A Strong Start for Obama – But Hardly a Bipartisan One

STIMULUS – While, as noted, 64 percent in this poll support the stimulus package, "strong" support is lower, 34 percent, and down 9 points from January. It's declined by 16 points among independents, 11 among Republicans.

The deficit is not the only concern. While 58 percent are confident the stimulus will make the recession less severe, just 13 percent are "very confident" of it. And 63 percent think more economic stimulus ultimately will be needed.

Also, while 62 percent think the stimulus will help their local economy, fewer, 46 percent, expect it to improve their own personal financial situation. Nonetheless, that's 15 points more than said so about Clinton's economic package in February 1993.

There's another red flag: Fewer than half of Americans, 46 percent, are confident the federal government will put in place adequate controls to oversee the stimulus spending; 52 percent think not. That's better than the views of Bush's controls on TARP spending – 69 percent saw those as inadequate. But it's hardly a ringing endorsement of the controls Obama's pledged to put in place.

Differences by Age and Income

There are areas beyond the stimulus spending for which Obama has support. Seventy-six percent favor stricter regulations of banks and financial institutions, and 64 percent favor Obama's $75 billion plan to provide mortgage refinance assistance.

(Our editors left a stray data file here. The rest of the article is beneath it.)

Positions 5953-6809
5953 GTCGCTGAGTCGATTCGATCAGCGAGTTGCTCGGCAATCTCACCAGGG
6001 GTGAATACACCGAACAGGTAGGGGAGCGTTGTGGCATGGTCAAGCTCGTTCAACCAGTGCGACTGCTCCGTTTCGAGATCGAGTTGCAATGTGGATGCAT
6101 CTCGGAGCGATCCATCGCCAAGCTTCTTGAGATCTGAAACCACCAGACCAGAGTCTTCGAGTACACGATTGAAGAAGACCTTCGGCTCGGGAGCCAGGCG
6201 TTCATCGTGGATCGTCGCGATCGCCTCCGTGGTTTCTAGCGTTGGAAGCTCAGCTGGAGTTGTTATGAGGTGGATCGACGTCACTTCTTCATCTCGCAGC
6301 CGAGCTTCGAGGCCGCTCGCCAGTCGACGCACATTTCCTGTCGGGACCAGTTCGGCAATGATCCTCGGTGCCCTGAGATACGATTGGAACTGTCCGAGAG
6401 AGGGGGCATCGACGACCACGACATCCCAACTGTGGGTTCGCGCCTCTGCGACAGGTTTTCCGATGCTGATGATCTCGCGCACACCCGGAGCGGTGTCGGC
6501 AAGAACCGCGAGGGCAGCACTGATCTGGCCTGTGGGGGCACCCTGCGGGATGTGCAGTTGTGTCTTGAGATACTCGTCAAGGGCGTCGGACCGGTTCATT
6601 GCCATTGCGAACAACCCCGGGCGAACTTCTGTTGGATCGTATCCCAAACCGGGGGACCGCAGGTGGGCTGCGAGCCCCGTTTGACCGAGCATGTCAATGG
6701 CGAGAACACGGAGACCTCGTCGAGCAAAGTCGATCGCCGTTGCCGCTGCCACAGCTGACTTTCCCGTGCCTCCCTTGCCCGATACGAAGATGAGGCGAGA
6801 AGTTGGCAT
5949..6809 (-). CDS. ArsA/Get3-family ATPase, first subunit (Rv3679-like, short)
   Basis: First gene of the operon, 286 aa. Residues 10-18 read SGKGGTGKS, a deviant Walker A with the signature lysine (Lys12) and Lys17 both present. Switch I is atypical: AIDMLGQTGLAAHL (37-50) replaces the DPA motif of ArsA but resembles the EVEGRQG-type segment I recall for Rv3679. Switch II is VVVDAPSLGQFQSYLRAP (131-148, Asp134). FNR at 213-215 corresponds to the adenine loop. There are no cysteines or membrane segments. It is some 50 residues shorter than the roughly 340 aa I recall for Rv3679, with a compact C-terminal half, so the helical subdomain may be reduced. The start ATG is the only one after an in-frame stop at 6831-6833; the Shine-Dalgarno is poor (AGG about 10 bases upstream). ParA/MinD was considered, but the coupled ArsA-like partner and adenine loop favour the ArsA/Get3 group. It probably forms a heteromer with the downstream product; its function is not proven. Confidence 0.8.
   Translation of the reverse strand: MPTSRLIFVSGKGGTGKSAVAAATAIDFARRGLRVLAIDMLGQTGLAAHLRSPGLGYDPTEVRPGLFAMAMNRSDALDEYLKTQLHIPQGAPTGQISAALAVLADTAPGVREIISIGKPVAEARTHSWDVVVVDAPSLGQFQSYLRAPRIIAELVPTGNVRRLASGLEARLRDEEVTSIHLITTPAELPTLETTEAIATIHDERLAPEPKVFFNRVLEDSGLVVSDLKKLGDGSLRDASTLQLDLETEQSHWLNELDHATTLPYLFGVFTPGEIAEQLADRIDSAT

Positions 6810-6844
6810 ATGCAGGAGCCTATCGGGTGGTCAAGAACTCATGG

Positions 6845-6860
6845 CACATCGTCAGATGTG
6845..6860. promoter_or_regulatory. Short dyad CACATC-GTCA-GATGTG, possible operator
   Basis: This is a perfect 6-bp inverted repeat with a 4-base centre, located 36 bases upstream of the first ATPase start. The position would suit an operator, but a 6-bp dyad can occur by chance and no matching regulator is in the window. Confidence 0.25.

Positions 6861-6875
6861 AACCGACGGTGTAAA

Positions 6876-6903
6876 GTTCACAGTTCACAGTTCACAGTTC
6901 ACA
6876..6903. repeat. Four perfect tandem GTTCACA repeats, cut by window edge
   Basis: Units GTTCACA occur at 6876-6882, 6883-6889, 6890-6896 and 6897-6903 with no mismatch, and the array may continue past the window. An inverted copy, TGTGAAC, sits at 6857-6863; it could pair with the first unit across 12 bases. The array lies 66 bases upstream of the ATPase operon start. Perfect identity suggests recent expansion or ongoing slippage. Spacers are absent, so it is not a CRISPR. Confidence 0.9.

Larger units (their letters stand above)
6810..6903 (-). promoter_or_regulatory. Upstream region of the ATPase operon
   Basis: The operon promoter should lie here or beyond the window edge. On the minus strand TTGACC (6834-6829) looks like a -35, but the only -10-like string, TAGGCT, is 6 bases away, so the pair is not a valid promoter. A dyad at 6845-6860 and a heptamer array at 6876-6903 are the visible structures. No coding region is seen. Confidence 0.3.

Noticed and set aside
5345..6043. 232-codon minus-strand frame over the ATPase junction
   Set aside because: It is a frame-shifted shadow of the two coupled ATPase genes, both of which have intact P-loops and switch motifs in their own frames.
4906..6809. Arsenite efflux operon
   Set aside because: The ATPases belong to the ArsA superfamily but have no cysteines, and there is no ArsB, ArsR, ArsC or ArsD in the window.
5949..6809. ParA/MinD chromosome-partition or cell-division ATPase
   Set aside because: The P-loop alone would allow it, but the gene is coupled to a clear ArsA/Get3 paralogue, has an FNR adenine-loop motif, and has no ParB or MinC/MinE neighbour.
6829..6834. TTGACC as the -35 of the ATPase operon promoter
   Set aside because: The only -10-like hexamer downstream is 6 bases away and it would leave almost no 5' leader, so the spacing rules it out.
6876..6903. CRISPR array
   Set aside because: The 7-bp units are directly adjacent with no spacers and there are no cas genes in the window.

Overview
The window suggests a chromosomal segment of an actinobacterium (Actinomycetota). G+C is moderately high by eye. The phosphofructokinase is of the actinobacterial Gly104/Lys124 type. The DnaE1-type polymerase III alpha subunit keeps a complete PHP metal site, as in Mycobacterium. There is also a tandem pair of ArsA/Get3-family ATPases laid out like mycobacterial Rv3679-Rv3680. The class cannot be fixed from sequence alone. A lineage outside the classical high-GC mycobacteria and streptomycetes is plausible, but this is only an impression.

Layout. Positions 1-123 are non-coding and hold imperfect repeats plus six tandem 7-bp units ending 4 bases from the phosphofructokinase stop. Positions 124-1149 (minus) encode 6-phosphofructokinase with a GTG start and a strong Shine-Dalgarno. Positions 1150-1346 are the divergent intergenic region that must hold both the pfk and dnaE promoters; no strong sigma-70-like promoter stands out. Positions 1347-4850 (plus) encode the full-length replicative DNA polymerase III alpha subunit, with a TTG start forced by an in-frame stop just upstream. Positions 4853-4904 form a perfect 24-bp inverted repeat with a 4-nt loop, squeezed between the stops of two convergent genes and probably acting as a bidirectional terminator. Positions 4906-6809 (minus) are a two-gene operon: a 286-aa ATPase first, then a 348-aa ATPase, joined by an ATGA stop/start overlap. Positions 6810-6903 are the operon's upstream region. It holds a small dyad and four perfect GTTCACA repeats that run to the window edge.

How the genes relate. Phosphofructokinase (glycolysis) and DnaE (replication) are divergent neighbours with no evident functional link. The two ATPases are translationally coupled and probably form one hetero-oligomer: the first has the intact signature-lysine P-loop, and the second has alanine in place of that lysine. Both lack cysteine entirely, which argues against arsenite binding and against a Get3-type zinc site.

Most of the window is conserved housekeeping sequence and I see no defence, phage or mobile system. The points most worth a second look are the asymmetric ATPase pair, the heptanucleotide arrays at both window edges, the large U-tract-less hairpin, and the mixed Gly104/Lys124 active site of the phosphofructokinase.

But the Detroit automakers are another issue: Sixty-eight percent of Americans oppose providing them with the additional federal loans they've requested, even if needed to stave off bankruptcy – another of the relatively few issues on which substantial majorities of Democrats, independents and Republicans agree.

GROUPS – Beyond partisanship there are some notable differences across groups. Young people were a core support group for Obama in the election, and remain so; among adults under age 30 his overall approval rating peaks at a startling 84 percent, compared with 59 percent in his weakest age group, seniors.

Preference for Obama over the Republicans to handle to economy similarly peaks among young people, at 71 percent; among middle-aged Americans that drops to 49 percent.

There are income gaps here as well; among people with incomes less than $50,000, 66 percent approve of Obama's handling of the economy; among those in $100,000+ households, this drops to half. Two possible reasons: Better-off Americans are more apt to be Republicans. And they're in Obama's crosshairs on taxes.

METHODOLOGY – This ABC News/Washington Post poll was conducted by telephone Feb. 19-22, 2009, among a random national sample of 1,001 adults including both landline and cell phone-only respondents. Results for the full sample have a 3-point error margin; click here for a detailed description of sampling error. Sampling, data collection and tabulation by TNS of Horsham, PA.

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